Herbs such as sage (e.g. sage in tea or cooking) black Cohosh, red clover, and wild yam have had some positive effects on some women in balancing hormone levels and in some cases been effective against the symptoms of menopause. You can consult with an herbalist who can tailor a blend specific to an individual’s needs and symptoms. However, these are not specifically recommended by the NHS due to the lack of scientific evidence and as these medications may interact with other medications that you may be on please note it would be important to consult first with a GP who can advise further.

Additional Tips

  • Wear loose-fitting clothes to keep your body cool during hot flashes and night sweats.
  • Women who suffer from vaginal dryness can consider over-the-counter measures such as vaginal lubricants or moisturisers. These can also be used if dyspareunia (painful sex) is experienced. 
  • Cognitive behavioural therapy has shown to be extremely effective against the mood swings often seen with menopause, as well as insomnia. CBT has been shown to be more effective than medical measures and provide long-lasting relief of mood fluctuations associated with menopause. It may require commitment and effort, but most importantly, it avoids the harmful side effects that medications carry. CBT is accessible through self-help books, internet-based CBT, or mobile phone applications (e.g. Mindshift/CBT companion). Interestingly, in a 2023 study by the British Medical Journal (BMJ), CBT has also been shown to be useful in managing hot flashes.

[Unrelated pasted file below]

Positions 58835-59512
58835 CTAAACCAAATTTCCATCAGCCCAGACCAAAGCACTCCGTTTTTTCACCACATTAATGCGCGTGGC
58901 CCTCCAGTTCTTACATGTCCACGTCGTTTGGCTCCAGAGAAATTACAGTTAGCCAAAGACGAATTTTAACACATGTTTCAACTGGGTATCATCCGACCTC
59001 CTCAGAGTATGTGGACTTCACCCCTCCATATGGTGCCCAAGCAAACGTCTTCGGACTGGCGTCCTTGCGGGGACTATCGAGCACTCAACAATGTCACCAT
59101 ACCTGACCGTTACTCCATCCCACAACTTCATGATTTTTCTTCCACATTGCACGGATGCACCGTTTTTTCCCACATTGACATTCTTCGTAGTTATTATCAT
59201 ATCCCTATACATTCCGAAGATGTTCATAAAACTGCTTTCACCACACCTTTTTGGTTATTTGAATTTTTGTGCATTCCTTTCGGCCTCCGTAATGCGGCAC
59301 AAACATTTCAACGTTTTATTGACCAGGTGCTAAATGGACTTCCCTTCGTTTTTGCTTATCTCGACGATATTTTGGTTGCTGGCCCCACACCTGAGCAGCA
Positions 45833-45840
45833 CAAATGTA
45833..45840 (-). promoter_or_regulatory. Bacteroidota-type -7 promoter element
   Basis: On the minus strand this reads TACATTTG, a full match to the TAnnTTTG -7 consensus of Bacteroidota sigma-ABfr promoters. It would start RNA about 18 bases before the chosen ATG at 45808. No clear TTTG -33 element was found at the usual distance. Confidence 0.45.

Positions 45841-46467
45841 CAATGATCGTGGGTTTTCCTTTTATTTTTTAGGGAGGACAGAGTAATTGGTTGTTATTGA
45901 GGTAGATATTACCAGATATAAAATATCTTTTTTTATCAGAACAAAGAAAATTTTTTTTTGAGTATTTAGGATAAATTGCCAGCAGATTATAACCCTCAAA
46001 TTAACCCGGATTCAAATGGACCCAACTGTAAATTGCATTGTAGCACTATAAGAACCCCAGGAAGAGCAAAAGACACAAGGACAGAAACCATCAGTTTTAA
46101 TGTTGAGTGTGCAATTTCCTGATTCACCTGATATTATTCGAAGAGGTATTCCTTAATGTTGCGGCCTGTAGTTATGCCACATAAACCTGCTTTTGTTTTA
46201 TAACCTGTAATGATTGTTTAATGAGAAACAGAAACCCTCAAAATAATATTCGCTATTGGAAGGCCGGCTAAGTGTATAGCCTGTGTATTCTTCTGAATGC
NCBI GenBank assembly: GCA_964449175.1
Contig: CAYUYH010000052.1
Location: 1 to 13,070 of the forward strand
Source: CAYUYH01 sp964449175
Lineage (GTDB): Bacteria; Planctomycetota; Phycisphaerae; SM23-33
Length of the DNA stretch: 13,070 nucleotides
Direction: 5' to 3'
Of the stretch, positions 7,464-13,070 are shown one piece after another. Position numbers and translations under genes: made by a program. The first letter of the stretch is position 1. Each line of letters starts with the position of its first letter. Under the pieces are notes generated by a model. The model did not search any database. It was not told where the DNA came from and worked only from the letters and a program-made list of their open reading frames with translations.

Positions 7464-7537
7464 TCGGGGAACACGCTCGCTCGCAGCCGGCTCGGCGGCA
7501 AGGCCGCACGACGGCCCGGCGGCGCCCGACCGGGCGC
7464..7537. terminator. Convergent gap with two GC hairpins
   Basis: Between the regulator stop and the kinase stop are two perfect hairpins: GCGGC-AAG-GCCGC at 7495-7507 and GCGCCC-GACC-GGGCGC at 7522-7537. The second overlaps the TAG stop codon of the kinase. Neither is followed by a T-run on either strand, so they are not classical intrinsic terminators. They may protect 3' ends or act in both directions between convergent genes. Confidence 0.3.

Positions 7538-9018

During our exploration of empowering women through natural approaches for the menopausal transition, we've touched on a spectrum of strategies. From the importance of weight-bearing exercises to safeguard against osteoporosis to the benefits of incorporating phytoestrogens.

Now looking across the various menstrual health conditions we have discussed, from PMS to PCOS, endometriosis, and menopause we see how a unified approach emerges in managing the symptoms more effectively and the key lies in recognising the interconnected nature of our endocrine system (A system which is made up of glands that make hormones). It’s important to highlight once again that our health is not solely defined by what we eat but also by how effectively we support the body in eliminating toxins and excess hormones through improving gut health and dietary choices.  As we conclude this series for International Women's Day, the combination of stress management, blood glucose control, anti-inflammatory diets, and detoxification support form a holistic foundation for navigating the complexities of menstrual health conditions and maintaining hormonal balance. By understanding and applying these principles, we empower women to embrace resilience in their journey towards better management of symptoms. 

Finally, It's important to note that all these approaches will play a part in supporting and improving symptoms associated with this condition but they do not substitute for professional medical advice.